CITYWIDE — County health officials issued a warning to Santa Monica residents after two dead birds found in the past three months in the city tested positive for the West Nile Virus.
The country has been experiencing the biggest outbreak of the disease since it first appeared in the United States in 1999, although half of the cases of human infection have appeared in Texas.
So far, 34 people in California have been infected compared to 19 at this time last year, according to a state-run website. The number of dead birds reported has also risen from 229 as of Aug. 22, 2011 to 805 reported birds so far this year.
The most recent bird to test positive from Santa Monica was an American crow found on July 23 in the 90402 zip code. American crows are members of the corvid family, which are particularly susceptible to the West Nile Virus.
The other, of unknown type, was found in May.
The presence of the two birds means that the virus could be in the community, said Dr. Nick Komar, a vertebrate ecologist with the arbovirus branch of the Centers for Disease Control and Prevention.
Officials from the Los Angeles County West Vector and Vector-Borne Disease Control District, based in Culver City, say that birds can die as many as 10 miles away from the actual infection site.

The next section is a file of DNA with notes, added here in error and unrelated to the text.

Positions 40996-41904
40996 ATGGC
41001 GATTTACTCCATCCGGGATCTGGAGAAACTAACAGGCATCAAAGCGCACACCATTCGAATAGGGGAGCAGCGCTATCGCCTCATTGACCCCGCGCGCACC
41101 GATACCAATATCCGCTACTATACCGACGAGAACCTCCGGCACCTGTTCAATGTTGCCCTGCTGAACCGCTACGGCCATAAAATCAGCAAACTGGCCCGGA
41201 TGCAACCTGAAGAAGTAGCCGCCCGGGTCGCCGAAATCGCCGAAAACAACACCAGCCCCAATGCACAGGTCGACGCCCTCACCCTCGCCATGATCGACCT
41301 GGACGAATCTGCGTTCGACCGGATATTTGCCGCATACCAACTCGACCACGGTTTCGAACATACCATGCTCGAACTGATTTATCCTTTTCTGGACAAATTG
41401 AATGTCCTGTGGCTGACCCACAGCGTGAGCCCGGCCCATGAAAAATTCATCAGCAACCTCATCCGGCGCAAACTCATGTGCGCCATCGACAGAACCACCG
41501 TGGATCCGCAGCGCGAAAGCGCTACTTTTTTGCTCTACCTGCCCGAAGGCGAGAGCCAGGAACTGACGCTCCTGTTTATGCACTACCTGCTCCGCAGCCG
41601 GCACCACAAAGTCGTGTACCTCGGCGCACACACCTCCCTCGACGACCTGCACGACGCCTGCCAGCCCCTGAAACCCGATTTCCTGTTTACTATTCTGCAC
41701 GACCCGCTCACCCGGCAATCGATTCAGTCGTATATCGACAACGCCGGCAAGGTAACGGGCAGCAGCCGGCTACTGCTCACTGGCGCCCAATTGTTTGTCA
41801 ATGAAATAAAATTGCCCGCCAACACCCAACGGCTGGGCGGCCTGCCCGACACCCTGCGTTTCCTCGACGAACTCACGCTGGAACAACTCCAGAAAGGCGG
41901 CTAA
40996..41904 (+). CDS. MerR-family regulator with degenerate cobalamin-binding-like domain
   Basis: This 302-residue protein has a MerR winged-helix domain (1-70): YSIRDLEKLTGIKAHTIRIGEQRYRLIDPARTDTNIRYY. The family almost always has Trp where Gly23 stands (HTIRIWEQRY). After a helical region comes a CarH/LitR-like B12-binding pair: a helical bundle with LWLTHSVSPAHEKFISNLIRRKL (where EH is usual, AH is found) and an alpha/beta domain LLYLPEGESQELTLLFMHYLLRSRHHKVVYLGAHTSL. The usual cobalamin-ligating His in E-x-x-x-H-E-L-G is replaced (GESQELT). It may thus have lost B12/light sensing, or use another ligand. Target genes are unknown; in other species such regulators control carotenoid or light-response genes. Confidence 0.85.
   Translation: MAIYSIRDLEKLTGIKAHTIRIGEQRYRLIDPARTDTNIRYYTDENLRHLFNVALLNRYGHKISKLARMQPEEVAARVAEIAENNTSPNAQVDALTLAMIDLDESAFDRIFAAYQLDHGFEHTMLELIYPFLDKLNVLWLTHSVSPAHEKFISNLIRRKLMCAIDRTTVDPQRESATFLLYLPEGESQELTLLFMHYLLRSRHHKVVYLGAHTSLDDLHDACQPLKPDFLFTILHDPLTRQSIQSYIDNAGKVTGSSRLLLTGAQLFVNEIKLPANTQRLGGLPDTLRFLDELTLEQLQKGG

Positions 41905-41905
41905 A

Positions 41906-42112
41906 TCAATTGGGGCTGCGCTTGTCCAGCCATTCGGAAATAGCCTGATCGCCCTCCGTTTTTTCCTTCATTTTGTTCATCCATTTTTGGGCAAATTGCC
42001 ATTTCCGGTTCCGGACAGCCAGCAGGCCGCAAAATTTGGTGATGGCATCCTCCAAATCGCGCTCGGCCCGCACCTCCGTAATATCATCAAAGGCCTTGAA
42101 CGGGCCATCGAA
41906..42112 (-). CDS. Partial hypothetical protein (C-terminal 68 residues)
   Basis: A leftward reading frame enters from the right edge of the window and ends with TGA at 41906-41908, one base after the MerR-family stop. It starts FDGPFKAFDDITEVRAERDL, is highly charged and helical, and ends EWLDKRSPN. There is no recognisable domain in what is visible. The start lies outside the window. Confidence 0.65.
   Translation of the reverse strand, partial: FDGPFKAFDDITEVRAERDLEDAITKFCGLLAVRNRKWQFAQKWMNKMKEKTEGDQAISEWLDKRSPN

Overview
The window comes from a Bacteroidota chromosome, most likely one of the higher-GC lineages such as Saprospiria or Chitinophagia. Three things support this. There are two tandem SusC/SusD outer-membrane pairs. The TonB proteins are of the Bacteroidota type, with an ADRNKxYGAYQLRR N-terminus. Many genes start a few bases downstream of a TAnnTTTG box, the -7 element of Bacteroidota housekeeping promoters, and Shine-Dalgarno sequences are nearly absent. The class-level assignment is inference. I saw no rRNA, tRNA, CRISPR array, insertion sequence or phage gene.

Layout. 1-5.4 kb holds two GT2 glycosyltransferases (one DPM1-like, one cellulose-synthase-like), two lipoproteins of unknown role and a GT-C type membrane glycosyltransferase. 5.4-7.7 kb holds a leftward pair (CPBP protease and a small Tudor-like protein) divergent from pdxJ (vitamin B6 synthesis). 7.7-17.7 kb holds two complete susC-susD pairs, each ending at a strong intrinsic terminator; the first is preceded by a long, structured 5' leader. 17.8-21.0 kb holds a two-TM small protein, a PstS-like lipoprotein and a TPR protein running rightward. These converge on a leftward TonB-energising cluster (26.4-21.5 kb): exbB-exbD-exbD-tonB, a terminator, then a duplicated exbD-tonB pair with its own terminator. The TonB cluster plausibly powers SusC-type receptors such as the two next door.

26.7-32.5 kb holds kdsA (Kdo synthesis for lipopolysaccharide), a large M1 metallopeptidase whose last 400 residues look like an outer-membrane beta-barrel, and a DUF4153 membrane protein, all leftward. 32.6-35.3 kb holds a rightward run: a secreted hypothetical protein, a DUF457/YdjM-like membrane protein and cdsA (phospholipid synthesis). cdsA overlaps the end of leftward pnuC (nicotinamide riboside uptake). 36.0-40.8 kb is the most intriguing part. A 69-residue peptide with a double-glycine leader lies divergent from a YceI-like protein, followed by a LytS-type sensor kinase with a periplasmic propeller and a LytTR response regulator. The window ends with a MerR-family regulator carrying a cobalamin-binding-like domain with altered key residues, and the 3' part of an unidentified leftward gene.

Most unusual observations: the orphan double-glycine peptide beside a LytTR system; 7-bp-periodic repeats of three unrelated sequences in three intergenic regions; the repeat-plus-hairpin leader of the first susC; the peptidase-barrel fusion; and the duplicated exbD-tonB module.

“I think we are lucky that the crows serve as the canary in the coal mine,” Komar said.
The virus causes multiple organ failure in the birds, killing them.
“It allows us to see that there’s activity out there,” Komar said. “It takes something that’s microscopic and turns it into something macro.”
Scientists believe that the increase in the number of cases seen this year may have something to do with the heat.
Mosquitoes breed more quickly when it’s hot outside and the virus itself grows more quickly in warm conditions, Komar said.
The two factors increase the chance that a person will be bitten by an infected mosquito.
Even so, chances of contracting the disease and showing symptoms are low.
People infected with West Nile Virus can have headaches, high fever, tiredness and body aches or a skin rash with swollen lymph glands anywhere between two and 15 days after they are infected.
According to the Control District, around 80 percent of the people who are infected with the virus will show no symptoms at all, and up to 20 percent will have mild aches or fever.
Only 1 percent will contract a severe infection, which results in convulsions, muscle weakness, stupor, disorientation, coma, tremors, paralysis and sometimes death.
An 88-year-old woman in Kern County was the first reported fatality from the virus this year.
People can avoid the virus entirely by mosquito-proofing their lives.
Use repellents like DEET, picaradin or the oil of lemon eucalyptus — all long-lasting products suggested by county health officials — to ward off the bugs, particularly at dawn and dusk when mosquitoes are most active.
Make sure that there are no bodies of standing water near the home, like water bowls for pets, rain gutters or old car tires in which mosquitoes can breed, and ensure that doors and windows have tight-fitting screens to keep them out.
Residents can also help by calling 1-877-WNV-BIRD to report dead birds, said Robert Saviskas, executive director of the Control District.
“What happens is that they’ll get an operator who will take information about how long a bird has been there and what city it’s in,” Saviskas. “The bird cannot be dead for more than 24 hours for us to detect the virus.”